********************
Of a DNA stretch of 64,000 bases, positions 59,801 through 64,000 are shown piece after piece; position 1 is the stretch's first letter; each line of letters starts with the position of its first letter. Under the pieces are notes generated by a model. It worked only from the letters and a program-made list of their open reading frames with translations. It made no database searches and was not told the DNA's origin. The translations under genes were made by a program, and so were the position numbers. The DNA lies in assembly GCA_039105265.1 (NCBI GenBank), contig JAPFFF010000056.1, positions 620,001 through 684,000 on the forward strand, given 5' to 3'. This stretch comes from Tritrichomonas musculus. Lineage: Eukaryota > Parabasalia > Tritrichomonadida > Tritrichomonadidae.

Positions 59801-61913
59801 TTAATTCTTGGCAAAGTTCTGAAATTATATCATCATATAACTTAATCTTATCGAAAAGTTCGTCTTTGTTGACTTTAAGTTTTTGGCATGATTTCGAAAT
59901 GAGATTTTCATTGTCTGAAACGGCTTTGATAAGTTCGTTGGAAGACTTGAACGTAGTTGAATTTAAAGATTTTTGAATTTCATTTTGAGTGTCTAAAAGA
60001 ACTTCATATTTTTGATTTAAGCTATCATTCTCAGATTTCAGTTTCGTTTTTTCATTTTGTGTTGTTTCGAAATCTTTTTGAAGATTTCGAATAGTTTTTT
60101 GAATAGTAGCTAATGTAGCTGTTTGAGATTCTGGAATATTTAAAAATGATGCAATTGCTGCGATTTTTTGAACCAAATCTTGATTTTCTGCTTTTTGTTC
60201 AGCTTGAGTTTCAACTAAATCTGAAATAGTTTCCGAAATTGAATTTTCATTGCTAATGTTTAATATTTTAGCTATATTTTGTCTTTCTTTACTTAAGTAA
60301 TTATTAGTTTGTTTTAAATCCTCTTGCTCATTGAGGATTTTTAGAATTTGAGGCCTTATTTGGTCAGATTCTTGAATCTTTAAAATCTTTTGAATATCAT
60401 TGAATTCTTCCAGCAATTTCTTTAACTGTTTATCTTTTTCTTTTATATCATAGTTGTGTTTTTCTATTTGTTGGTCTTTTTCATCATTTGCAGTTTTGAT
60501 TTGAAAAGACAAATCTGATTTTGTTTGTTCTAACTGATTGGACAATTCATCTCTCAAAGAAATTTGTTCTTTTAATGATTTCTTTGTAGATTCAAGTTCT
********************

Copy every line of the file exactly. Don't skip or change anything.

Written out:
Of a DNA stretch of 64,000 bases, positions 59,801 through 64,000 are shown piece after piece; position 1 is the stretch's first letter; each line of letters starts with the position of its first letter. Under the pieces are notes generated by a model. It worked only from the letters and a program-made list of their open reading frames with translations. It made no database searches and was not told the DNA's origin. The translations under genes were made by a program, and so were the position numbers. The DNA lies in assembly GCA_039105265.1 (NCBI GenBank), contig JAPFFF010000056.1, positions 620,001 through 684,000 on the forward strand, given 5' to 3'. This stretch comes from Tritrichomonas musculus. Lineage: Eukaryota > Parabasalia > Tritrichomonadida > Tritrichomonadidae.

Positions 59801-61913
59801 TTAATTCTTGGCAAAGTTCTGAAATTATATCATCATATAACTTAATCTTATCGAAAAGTTCGTCTTTGTTGACTTTAAGTTTTTGGCATGATTTCGAAAT
59901 GAGATTTTCATTGTCTGAAACGGCTTTGATAAGTTCGTTGGAAGACTTGAACGTAGTTGAATTTAAAGATTTTTGAATTTCATTTTGAGTGTCTAAAAGA
60001 ACTTCATATTTTTGATTTAAGCTATCATTCTCAGATTTCAGTTTCGTTTTTTCATTTTGTGTTGTTTCGAAATCTTTTTGAAGATTTCGAATAGTTTTTT
60101 GAATAGTAGCTAATGTAGCTGTTTGAGATTCTGGAATATTTAAAAATGATGCAATTGCTGCGATTTTTTGAACCAAATCTTGATTTTCTGCTTTTTGTTC
60201 AGCTTGAGTTTCAACTAAATCTGAAATAGTTTCCGAAATTGAATTTTCATTGCTAATGTTTAATATTTTAGCTATATTTTGTCTTTCTTTACTTAAGTAA
60301 TTATTAGTTTGTTTTAAATCCTCTTGCTCATTGAGGATTTTTAGAATTTGAGGCCTTATTTGGTCAGATTCTTGAATCTTTAAAATCTTTTGAATATCAT
60401 TGAATTCTTCCAGCAATTTCTTTAACTGTTTATCTTTTTCTTTTATATCATAGTTGTGTTTTTCTATTTGTTGGTCTTTTTCATCATTTGCAGTTTTGAT
60501 TTGAAAAGACAAATCTGATTTTGTTTGTTCTAACTGATTGGACAATTCATCTCTCAAAGAAATTTGTTCTTTTAATGATTTCTTTGTAGATTCAAGTTCT